An explanation as to what's going on here.
💾 Loki is sort of a cyberdeck, although I don't like to call it that because it's not set out to be hyper-portable. It does however have a battery pack, as well as taking a 12V PSU input.
🎰 Loki has both a Raspberry Pi 4 and a ZX Uno inside (that's an FPGA recreation of the 1980s Sinclair ZX Spectrum hardware). The display is connected to both, as is the keyboard, using different technology for each system. The Pi also has a trackpad liberated from an OG Pi-top case.
📺Loki's display is a 2K screen from an iPad. The driver board has both HDMI and VGA inputs, so they can be switched from one to the other. The HDMI input passes through a KVM switch so that external boards can use the keyboard, trackpad and screen as well. The KVM requires physical switching, so that's been extended to a little soft tact switch alongside the display controls, but for the LEDs that show which input is active I've decided to go mad and use 3D printed clips to hold flexible light pipes. Why? If you have to ask, you wouldn't understand.
⌨ Loki's keyboard is a hand-wired mechanical keyboard, powered by a Raspberry Pi Pico. I'm writing the firmware myself because I need to be able to switch between USB and PS/2, so I'm taking the opportunity to replace the status LEDs with an OLED screen and will add macros for things like key mapping information (the Spectrum has multiple commands per key, whereas my keycaps don't). All the key switches are blue Cherry clones, pulled from an absurdly cheap gaming keyboard I got on eBay, and the keycaps are a mixture of heritage - mostly from my old Corsair K65, but with some spares from other places and one key has been 3D printed, just to see if I liked it.
🛠 Loki has been in progress for some time and is getting gradually put together as I get bits designed and printed, and there's four different PLAs in play depending on what I have to hand. The case, therefore, is currently a mess (and the base of it is mostly 3mm plywood). There's various seams that need filling, but that will come at the end of the build. On the screen case I've used primer and black truck bed paint which did a great job of hiding the joins and wood filler on the front - less so on the back because I rushed it, so there's going to be some liberal application of stickers at some point. To deal with the fact Loki is made from so many slapped-together case pieces there's threaded rods running across the top and bottom of the keyboard and across the back of the base. They provide a noticeable strength and rigidity, and the locknuts at the ends look interesting!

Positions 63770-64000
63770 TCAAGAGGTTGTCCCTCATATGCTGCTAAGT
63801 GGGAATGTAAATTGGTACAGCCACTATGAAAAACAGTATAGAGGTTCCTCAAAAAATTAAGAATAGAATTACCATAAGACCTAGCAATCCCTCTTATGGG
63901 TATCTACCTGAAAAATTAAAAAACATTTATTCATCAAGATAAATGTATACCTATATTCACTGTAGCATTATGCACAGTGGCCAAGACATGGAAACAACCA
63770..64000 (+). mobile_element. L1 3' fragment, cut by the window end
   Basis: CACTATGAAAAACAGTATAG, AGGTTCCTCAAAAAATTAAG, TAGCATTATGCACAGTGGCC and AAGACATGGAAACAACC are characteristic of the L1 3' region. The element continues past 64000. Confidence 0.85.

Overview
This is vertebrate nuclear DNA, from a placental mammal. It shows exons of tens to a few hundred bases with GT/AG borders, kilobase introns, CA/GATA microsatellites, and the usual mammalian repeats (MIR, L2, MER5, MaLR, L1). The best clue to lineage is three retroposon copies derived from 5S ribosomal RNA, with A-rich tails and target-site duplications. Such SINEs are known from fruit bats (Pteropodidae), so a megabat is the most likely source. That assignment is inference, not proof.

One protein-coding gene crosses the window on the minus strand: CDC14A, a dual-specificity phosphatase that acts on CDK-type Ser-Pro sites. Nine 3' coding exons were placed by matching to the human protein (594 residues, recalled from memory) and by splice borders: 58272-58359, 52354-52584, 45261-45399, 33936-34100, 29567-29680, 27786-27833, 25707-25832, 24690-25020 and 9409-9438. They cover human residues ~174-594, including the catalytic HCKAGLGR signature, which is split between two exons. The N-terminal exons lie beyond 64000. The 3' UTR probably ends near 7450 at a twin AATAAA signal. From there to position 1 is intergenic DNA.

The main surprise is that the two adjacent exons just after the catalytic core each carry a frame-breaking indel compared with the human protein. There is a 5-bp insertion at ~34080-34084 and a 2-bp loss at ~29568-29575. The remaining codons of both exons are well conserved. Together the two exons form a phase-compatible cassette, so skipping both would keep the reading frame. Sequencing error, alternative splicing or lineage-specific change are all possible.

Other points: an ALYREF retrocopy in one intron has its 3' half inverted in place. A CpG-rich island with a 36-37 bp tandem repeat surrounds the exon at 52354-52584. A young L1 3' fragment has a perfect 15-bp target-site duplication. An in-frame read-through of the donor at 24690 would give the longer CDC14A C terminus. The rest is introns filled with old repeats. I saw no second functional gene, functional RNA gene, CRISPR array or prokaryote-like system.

📃 Loki isn't named after the Marvel antihero (although I loved the show), nor (directly) to the Norse god, but after a mocked-up "Super Spectrum" that Sinclair User magazine made a big deal about, and that young me wanted desperately to own, but didn't actually exist. Given that was a dream computer to me then, and this is whatever I want it to be, this is my Loki.
There's lots (and lots) more over on my website. It rarely gets visited, but I don't mind; it's more a chance for me to write words for my own satisfaction than it is for broadcasting those words into peoples' faces. (I used to write for money! About Spectrums!! 30 years ago!!!) I'll keep updating here as well, but that's where there's going to be the fuller details of what's happening. (I get a bit overwhelmed by the amount of options and things here as well, and imposter syndrome is less of an issue on a platform of one.)